will digital teams continue to exist?

My recent posts have sparked some real world discussions around two questions:

  • If everyone in the future is ‘just doing digital’ what will digital teams be doing?
  • And, as best posed by Alison Daniels, “the nirvana where everyone is ‘just doing digital’ may come, but what’s the ideal transition digital team?”

I’m going to explore the first question here and dedicate a separate post to the other one (watch this space!).

The easiest way to explore this question is with a definition of what everyone in an organisation ‘just doing digital’ could look like, and identifying some of the questions this creates.

Everyone is ‘just’:

  • creating web content – they’re writing web pages, creating short videos, and posting pictures.
  • using social media – through networks like facebook they’re servicing and attracting customers / supporters, through networks like linkedIn they’re making business connections, and they’re using all types of social media to co-create strategies and products.
  • building websites – they’re using drag and drop online tools to create simple web pages that ‘do stuff’.
  • doing digital marketing – they’re creating (or commissioning) search, affiliate and display advertising campaigns.

So here are the questions:

  • How do you manage the quantity Vs quality balance?
  • How do you prioritise for the greater good rather than individual interests?
  • How do you avoid duplication and cannibalisation where it matters?
  • How do you avoid fragmentation and make integration happen?
  • What if existing off-the-shelf tools don’t do what you need them to do?
  • How do you stop your digital activity looking identikit if you’re ‘just doing’ what everyone is ‘just doing’?
  • How do you keep on top of the next new thing if you’re busy doing the day job?

I see the role of future (and perhaps existing) digital teams is to answer these questions. In fact, stepping back, these questions are not too different from those that marketing teams have worked with for a while. So a logical conclusion might be that digital teams will become the marketing teams of the future.

And so we see the rise of creative marketing technologists – this presentation summarises it nicely.


So what do you think? Are you a future creative marketing technologist?

5 thoughts on “will digital teams continue to exist?

  1. Reposting a comment from a linkedin group…
    Rob Mansfield: http://uk.linkedin.com/in/robmansfield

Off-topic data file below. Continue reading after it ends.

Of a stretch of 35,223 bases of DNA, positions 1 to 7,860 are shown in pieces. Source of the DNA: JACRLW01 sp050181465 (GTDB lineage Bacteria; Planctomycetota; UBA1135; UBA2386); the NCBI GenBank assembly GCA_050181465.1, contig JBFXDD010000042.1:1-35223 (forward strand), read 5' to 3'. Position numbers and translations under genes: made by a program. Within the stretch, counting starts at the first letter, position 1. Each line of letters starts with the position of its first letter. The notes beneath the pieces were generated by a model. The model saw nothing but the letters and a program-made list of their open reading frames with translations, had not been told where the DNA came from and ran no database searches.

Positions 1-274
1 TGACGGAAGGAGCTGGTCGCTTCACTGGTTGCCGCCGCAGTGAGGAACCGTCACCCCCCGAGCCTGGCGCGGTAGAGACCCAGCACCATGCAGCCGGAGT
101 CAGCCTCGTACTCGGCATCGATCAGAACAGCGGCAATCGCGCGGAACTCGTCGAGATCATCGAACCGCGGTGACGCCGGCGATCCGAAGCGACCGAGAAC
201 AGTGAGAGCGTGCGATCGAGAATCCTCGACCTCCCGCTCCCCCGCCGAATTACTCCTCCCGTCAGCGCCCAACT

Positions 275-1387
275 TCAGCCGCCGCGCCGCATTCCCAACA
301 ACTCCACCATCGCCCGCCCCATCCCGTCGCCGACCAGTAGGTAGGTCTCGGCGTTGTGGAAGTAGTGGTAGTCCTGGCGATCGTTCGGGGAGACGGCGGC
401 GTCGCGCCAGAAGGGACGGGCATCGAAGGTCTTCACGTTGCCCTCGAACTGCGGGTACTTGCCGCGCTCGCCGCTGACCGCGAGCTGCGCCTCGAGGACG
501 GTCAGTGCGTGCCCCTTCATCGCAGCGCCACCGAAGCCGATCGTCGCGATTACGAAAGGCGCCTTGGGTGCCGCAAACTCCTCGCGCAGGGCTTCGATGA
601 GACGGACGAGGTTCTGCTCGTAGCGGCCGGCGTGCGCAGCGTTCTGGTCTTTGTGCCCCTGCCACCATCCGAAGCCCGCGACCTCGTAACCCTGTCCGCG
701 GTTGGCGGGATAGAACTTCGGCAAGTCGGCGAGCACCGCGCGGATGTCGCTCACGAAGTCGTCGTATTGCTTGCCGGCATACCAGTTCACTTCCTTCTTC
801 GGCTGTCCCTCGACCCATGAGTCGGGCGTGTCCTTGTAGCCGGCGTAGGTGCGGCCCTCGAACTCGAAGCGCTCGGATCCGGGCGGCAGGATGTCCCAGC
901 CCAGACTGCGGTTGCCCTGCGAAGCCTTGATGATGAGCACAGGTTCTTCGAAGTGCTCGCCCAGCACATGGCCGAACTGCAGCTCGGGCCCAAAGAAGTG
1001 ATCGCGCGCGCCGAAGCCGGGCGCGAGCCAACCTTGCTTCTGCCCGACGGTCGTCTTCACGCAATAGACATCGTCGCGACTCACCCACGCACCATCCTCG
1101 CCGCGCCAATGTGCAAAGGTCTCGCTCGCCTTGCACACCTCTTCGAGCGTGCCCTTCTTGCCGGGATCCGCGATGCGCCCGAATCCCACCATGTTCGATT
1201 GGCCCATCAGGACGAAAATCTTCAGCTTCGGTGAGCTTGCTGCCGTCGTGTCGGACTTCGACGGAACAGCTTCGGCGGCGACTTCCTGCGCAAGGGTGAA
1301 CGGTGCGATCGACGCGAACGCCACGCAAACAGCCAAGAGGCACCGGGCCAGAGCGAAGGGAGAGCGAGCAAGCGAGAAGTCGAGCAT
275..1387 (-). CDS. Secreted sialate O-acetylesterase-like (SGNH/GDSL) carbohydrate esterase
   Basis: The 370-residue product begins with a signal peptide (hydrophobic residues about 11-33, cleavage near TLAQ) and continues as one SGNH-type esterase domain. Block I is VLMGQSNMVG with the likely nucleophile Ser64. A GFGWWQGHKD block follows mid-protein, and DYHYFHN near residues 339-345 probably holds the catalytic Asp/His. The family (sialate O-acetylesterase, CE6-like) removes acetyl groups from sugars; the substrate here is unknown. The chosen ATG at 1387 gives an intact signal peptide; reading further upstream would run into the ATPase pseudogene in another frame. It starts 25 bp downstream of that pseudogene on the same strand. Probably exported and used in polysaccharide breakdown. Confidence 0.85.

In the short term, yes. In the long term, I think it depends on the canniness and ingenuity of the HoDs.

    I always think there’s a place for specialists and, as the importance of digital is only increasing, all organisations need people to help them.

    Where the canny element comes in is, if Digital teams, can continue to make themselves relevant and offer value for money. Marketing and probably content will soon become a combined function as more younger, multi-skilled workers enter the market.

    Companies will still need the experts to steer the digital strategy, though, with, you’d have hoped, at least a small team.

    Anyone else?

  2. And another from linkedin…

    Katie Smith: http://uk.linkedin.com/pub/katie-smith/4/a69/9b8

    Good post!

    This is a big question that I have pondered too! I think if the question is “will there be digital teams in the future who manage/look after/advise on everything that is digital related”, then the answer has to be no. The remit is just too broad.

    I do think there will always be a need for a team to manage the development of an organisation’s online presence – someone has to champion the user after all. Whether that is the same person who manages the online service on a day to day basis, I’m not sure!

    As for social media specialists, I may be being controversial here, but I suspect that as organisations become more socially literate, dedicated social media teams will go the way of the typing pool.

    I think for the short to medium term at least, organisations will continue to need a specialist team who can advise, guide and inspire around new technology and the opportunities those create. Will there be a tipping point when digital just “is” and when everyone who needs to “gets it”? Who knows – I’m rubbish at predictions.

    Ultimately, the challenge for organisations is to operationalise digital into the fabric of their business, and only then will the appropriate structures and resources become apparent. I suspect that many organisations are, in practise, still treating digital as an add-on, which means that structures will remain quite fluid for some time to come yet!

  3. I think there will always be a need for people who create, edit and look after content (text, pictures, video, audio). There is a need for people who ensure quality rules over quantity. Our organisation let almost everyone publish stuff on our website and we are now in the process of cleaning up the mess. Thousands of pages with obsolete or poorly written content. Random pictures, different visual styles… Poor quality and lack of editorial oversight affect usability!

    Like Katie I think distinct social media roles will disappear as more people within an organisation start to use social media as part of their day to day jobs (to some extent replacing email communication). The press officer and marketer roles will probably take on some of the responsibilities of the social media expert.

  4. Thanks Virpi. In my occasional day dreaming I swing both ways with my views on the continued need for quality control. Its a long way off if it does actually happen but my day dreams lead me to wonder – if the general population and technology continues to develop their own filters will a brand need to do that much?

  5. Pingback: the future of digital jobs | laila takeh thoughts on my everyday

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